The ruling on affirmative action in Michigan did not come as too great a surprise, but it's nevertheless one of the year's big cases at the U.S. Supreme Court.
The Supreme Court upheld a Michigan voter initiative Tuesday banning racial preferences in admissions to the state's public universities.
The justices ruled 6-2 Tuesday that the affirmative action ban, approved by voters in 2006, allowed Michigan the right to prohibit public colleges and universities from using race, ethnicity or gender as a factor for admissions.
In his majority opinion, Justice Anthony Kennedy said the court did not have the authority to throw out the election results of the voter-approved initiative. Those joining the majority opinion -- Chief Justice John Roberts and Justices Stephen Breyer, Samuel Alito, Antonin Scalia and Clarence Thomas -- stressed, however, that the ruling did not address the constitutionality of affirmative action itself.
And that distinction is extremely important when evaluating the scope of the ruling.
"This case is not about how the debate about racial preferences should be resolved," Kennedy wrote for the majority. "It is about who may resolve it. There is no authority in the Constitution of the United States or in this court's precedents for the judiciary to set aside Michigan laws that commit this policy determination to the voters."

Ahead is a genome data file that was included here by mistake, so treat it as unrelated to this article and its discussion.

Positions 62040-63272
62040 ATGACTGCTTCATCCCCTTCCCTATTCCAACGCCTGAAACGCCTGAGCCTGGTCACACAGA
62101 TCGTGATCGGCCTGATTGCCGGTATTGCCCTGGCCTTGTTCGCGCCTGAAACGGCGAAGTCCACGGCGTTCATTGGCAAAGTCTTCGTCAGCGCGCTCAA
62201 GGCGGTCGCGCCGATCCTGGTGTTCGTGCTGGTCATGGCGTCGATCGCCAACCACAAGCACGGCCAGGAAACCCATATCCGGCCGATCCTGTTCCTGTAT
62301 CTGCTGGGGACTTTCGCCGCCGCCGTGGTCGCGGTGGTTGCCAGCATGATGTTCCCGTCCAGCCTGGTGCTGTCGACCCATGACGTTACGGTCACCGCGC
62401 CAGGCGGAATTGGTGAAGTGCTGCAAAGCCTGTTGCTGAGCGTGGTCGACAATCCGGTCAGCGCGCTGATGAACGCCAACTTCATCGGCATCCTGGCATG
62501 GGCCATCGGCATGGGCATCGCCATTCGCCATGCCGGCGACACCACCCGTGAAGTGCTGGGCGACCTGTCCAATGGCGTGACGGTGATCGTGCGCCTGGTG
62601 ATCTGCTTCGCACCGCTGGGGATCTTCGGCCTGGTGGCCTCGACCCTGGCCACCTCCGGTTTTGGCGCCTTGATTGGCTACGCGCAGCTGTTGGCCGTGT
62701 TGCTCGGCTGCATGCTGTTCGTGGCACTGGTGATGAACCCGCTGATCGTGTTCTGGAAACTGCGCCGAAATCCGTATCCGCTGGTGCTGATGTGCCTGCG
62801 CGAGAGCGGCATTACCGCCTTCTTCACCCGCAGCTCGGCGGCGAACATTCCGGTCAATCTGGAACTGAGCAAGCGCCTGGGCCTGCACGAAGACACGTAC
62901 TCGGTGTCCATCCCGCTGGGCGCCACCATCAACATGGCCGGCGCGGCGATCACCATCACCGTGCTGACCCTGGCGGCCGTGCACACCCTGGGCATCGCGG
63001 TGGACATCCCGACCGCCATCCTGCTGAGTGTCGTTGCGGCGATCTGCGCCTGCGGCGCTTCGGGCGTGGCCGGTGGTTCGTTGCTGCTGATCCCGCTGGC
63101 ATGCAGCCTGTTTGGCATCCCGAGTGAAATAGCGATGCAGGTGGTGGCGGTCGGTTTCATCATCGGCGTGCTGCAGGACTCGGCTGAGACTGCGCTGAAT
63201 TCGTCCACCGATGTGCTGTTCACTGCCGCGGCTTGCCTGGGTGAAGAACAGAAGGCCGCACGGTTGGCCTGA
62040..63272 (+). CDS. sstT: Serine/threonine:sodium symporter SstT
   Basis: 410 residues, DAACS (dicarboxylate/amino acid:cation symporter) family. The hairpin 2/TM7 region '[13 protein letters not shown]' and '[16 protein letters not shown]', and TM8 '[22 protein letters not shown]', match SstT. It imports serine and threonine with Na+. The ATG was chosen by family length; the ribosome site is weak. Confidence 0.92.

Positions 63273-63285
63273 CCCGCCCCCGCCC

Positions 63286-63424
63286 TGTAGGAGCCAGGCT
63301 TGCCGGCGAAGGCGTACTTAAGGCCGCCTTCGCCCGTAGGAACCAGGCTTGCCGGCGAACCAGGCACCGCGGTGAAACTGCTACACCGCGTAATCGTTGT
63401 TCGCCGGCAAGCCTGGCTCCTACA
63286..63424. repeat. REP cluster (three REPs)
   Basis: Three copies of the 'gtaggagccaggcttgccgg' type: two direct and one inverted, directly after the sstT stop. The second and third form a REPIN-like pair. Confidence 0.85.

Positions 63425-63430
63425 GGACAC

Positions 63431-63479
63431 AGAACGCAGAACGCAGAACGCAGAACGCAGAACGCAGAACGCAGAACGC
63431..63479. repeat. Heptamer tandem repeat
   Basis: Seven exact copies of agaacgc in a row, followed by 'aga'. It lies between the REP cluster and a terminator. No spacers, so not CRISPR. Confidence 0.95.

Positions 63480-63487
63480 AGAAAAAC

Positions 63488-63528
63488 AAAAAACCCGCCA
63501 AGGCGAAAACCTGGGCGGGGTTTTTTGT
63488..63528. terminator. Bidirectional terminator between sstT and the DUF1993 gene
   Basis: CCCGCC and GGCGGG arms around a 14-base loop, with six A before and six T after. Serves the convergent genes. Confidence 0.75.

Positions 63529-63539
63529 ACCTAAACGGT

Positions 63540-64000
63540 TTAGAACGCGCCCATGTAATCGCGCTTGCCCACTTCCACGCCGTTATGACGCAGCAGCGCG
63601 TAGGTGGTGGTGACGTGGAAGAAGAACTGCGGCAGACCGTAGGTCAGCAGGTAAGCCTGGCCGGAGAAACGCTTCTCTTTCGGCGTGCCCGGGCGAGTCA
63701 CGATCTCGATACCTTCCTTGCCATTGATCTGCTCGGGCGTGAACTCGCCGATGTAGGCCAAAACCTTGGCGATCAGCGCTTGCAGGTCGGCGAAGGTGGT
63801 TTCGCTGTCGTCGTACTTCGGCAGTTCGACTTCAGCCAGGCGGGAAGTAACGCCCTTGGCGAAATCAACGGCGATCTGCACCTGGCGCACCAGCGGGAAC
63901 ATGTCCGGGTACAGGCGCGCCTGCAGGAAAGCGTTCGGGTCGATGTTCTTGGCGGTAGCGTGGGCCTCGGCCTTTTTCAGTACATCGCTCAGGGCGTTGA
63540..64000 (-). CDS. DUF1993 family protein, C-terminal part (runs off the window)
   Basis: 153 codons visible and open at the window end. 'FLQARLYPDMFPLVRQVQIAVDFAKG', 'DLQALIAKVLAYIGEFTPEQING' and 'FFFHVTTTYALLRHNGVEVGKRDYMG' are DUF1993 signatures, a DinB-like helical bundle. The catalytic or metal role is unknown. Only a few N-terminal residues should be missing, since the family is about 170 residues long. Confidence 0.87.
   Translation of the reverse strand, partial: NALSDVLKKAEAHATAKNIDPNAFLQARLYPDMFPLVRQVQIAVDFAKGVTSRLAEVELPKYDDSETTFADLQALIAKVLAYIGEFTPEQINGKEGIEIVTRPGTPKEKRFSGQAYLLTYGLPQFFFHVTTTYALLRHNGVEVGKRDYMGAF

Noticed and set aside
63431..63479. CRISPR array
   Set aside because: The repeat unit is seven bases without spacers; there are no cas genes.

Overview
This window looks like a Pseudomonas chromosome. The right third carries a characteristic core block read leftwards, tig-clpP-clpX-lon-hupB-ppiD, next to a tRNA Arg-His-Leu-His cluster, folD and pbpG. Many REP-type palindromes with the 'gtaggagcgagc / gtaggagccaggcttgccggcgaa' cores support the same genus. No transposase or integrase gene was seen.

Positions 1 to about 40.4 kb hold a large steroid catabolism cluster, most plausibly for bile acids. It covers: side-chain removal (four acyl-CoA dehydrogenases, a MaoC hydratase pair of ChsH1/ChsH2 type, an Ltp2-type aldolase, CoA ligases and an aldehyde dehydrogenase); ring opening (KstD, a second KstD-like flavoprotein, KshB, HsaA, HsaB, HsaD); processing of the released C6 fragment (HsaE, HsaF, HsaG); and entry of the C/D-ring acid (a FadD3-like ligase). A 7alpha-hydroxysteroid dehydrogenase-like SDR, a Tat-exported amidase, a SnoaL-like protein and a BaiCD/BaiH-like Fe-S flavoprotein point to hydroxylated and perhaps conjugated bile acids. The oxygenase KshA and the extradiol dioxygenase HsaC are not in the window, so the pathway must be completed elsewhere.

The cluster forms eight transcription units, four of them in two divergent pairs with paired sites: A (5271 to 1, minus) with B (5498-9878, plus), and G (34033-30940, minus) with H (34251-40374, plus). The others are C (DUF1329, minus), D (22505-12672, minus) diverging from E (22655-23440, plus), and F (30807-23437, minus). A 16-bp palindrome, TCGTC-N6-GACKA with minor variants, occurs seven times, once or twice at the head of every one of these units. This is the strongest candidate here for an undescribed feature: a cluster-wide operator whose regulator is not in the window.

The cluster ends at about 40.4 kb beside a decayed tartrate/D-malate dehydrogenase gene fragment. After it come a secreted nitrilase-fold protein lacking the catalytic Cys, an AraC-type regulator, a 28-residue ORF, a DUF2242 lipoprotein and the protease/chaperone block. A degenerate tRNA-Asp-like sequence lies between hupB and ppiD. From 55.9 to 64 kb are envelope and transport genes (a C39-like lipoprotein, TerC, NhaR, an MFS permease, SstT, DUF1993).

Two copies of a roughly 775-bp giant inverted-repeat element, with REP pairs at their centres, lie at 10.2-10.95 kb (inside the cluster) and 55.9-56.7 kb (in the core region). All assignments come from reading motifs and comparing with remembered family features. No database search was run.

In other words, affirmative action in college admissions hasn't been banned. Indeed, the role of considering race in admissions policies remains in place -- except in states that choose to prohibit affirmative action policies.
The ruling will be especially relevant in states that have chosen to ban affirmative action -- msnbc's Amanda Sakuma noted the policies have been curtailed in Arizona, California, Florida, Nebraska, New Hampshire, Oklahoma, and the state of Washington -- while also signaling to other states that they can now do the same without fear of judicial intervention.
Justice Sonia Sotomayor issued a stinging dissent.